In Brussels on June 26, 2014, the Global Partnership for Education Replenishment Conference received pledges of over $28.5 billion. This is good news for both the growth of education worldwide and the Global Partnership for Education, which will use the funds to finance educational programs in over 60 developing countries. Nigeria, with over 10.5 million school-aged children not in school, will be among those helped.
This $28.5 billion gain shows a growing consensus from the international community on the importance of education in the developing world. Currently, 57 million school-aged children are not in school, and consequently, are not receiving an education. A further 250 million children worldwide cannot count, read or write despite receiving four years of schooling. These are the statistics that the GPE and its donors are fighting against.
The Global Partnership of Education, established in 2002, is an amalgamation of developing nations, donor governments, international aid organizations and civil societies. This multilateral partnership’s mission statement explains they, “galvanize and coordinate a global effort to deliver a good quality education, to all girls and boys, prioritizing the poorest and most vulnerable.” They do this by helping increase funding for a developing country’s education budget, as well as by helping develop and establish educational programs for these countries.
The work the GPE has accomplished prior to the convention in Brussels is quite formidable. In GPE partner countries, the rate of out-of-school children has decreased from 39 percent in 2000 to 24 percent in 2011. Furthermore, during the same time frame, they have also had a growth in students’ completion of primary school, jumping from 56 percent to 74 percent. In addition, they have shown a strong financial commitment to the countries involved, investing more than $3 billion in the educational funds of its developing nation partners from 2000 to 2011.
The replenishment conference, which took place in Brussels, is part of a second replenishment period that GPE is entering into. During this time, the GPE is looking to receive funds to help finance upcoming projects and initiatives from 2015 to 2018. The expected outcome of this replenishment conference was $16 billion in pledged funds to the GPE from their developing nation partners, and the GPE was pleasantly surprised to find that they had received $26 billion in pledges instead.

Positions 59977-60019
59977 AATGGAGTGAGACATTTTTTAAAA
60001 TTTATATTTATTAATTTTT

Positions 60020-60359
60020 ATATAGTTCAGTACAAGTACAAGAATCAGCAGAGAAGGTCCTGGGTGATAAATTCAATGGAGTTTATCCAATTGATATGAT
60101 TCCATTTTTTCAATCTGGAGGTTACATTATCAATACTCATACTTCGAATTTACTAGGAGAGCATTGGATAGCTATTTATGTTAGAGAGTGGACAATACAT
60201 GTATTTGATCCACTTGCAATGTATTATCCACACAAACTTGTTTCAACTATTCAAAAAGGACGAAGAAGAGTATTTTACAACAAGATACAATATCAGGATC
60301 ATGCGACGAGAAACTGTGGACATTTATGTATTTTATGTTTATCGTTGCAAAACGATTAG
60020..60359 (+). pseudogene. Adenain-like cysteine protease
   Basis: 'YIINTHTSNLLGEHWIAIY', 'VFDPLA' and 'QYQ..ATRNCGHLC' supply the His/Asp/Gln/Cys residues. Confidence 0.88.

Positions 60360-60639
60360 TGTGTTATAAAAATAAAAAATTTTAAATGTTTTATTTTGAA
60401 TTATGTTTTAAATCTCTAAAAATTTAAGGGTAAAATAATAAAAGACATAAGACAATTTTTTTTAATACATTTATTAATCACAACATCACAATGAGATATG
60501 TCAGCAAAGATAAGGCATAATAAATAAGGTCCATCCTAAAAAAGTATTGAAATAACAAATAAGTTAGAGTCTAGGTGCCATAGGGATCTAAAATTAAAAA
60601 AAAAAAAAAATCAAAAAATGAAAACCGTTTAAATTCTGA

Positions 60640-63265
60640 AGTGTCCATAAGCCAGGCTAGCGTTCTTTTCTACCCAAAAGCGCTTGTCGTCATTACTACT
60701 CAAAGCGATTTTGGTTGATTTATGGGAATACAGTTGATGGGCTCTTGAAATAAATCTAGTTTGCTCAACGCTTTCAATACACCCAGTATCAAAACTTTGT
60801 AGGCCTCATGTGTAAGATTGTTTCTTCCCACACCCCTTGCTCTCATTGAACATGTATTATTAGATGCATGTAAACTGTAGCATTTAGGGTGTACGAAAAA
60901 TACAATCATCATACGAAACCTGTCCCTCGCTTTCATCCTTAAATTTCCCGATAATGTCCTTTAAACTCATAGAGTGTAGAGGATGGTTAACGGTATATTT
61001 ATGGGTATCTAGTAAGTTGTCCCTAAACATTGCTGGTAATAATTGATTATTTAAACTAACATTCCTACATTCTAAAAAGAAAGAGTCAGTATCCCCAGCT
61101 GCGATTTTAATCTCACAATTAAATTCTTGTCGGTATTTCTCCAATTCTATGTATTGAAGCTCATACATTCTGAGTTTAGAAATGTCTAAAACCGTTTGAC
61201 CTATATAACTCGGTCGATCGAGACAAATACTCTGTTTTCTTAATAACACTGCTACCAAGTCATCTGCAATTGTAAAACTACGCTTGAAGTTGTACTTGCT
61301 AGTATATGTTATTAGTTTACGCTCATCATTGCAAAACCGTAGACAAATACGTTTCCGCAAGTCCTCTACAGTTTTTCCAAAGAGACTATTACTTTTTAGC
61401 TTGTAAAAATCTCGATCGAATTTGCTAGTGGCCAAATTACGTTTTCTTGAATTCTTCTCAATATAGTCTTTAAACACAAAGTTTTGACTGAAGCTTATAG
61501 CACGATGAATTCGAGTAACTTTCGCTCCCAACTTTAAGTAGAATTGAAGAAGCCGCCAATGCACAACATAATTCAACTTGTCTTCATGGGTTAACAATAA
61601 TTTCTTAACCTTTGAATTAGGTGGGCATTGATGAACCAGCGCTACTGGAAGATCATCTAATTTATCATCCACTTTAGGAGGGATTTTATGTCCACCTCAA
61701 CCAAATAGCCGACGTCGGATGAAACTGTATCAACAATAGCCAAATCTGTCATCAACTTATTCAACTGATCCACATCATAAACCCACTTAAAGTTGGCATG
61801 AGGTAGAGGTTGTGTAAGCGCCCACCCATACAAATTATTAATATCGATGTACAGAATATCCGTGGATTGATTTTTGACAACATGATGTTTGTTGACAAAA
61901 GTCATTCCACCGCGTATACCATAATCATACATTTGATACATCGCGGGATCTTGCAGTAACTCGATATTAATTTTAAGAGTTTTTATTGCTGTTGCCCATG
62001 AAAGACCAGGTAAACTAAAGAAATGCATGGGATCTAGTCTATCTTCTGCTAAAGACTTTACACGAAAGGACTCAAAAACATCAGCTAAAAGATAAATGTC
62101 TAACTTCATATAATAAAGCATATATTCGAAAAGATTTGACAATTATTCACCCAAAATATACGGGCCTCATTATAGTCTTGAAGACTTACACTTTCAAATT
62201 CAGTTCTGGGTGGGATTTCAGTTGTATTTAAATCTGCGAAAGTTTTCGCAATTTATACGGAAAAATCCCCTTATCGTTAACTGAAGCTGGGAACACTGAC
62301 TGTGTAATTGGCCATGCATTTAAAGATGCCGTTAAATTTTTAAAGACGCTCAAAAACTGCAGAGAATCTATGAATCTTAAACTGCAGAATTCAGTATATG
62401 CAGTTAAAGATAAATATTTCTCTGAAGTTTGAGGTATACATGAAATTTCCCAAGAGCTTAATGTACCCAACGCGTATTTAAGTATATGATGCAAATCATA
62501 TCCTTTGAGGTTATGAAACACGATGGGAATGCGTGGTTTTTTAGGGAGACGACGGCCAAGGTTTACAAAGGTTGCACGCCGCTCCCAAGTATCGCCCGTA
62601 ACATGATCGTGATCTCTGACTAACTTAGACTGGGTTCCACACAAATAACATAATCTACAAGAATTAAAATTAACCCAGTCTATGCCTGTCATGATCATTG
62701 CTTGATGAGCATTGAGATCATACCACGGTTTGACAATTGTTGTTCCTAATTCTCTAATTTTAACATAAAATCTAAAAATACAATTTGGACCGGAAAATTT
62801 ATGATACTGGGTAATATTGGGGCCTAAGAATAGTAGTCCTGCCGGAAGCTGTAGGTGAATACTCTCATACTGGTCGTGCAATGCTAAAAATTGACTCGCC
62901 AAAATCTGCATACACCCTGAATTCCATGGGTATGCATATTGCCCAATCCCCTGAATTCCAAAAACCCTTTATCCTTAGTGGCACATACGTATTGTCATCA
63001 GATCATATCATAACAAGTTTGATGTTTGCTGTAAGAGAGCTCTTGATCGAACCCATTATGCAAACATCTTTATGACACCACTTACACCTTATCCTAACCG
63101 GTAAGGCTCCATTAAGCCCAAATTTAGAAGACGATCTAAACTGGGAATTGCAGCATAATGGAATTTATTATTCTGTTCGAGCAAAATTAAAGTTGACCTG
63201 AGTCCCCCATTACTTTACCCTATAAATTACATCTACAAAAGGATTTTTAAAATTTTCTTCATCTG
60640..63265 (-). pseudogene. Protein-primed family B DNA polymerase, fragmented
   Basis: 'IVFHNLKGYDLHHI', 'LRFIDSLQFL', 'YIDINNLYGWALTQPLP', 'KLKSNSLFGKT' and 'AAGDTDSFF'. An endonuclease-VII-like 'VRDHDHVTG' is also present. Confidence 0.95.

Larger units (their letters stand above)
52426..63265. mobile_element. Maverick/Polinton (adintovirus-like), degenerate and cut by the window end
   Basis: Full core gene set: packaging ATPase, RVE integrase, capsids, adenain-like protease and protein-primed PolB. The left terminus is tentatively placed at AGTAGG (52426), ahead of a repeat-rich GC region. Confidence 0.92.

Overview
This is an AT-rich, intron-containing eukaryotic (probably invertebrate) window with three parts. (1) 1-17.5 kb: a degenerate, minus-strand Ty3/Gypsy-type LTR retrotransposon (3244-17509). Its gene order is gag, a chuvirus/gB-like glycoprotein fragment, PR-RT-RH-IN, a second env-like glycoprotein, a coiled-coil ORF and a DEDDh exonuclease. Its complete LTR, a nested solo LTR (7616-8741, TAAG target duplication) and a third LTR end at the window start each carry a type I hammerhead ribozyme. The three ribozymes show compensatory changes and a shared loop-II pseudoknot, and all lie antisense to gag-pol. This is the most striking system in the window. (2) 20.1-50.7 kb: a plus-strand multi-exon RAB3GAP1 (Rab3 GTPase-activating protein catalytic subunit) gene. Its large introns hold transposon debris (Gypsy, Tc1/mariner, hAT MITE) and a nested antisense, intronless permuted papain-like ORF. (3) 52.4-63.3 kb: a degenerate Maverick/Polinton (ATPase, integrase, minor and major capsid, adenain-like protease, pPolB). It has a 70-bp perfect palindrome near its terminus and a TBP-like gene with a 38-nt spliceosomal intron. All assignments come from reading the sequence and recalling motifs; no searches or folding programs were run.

Also, during the conference, donor countries pledged $2.1 billion to the GPE, over half of the GPE’s $3.5 billion objective for donor countries, during the whole of their replenishment period. Notable donor countries included the United Kingdom, Norway, Sweden and Denmark.
At this same conference, for the first time, private sector entities pledged funds to the GPE. These private sector entities were CIFF (Children’s Investment Fund Foundation) and Dubai Cares. Both are philanthropic organizations dedicated to improving the lives of children across the world.
With this large amount of money pledged at the conference, the Global Partnership for Education is hoping to achieve a multitude of notable goals for their developing nation partners. Among them are: supporting the annual school cost of 29 million children attending primary and secondary school, reducing the number of children dropping out of primary school from 7.6 million to 4.8 million, reducing the drop out rates of lower secondary schools by 10 percent during the same time frame and increasing the amount of children with core literacy and numerical skills by 25 percent, from 16 million to 20 million.
Recognizing the current gender bias in many parts of the world, GPE hopes to increase the primary school completion of girls from 74 percent to 84 percent, and increase secondary school completion from 44 percent to 54 percent for developing countries during the years 2014 to 2018.
These are admirable goals from an admirable organization. The fact that this replenishment has started with such a huge investment from those involved, shows the international community’s belief that GPE can achieve these goals in the developing nations involved. As the former Australian Prime Minister, and current Board Chair of the GPE, said about the conference, “This exceptional result is a vote of confidence in the power of education to lift the lives of millions of children.”
– Albert Cavallaro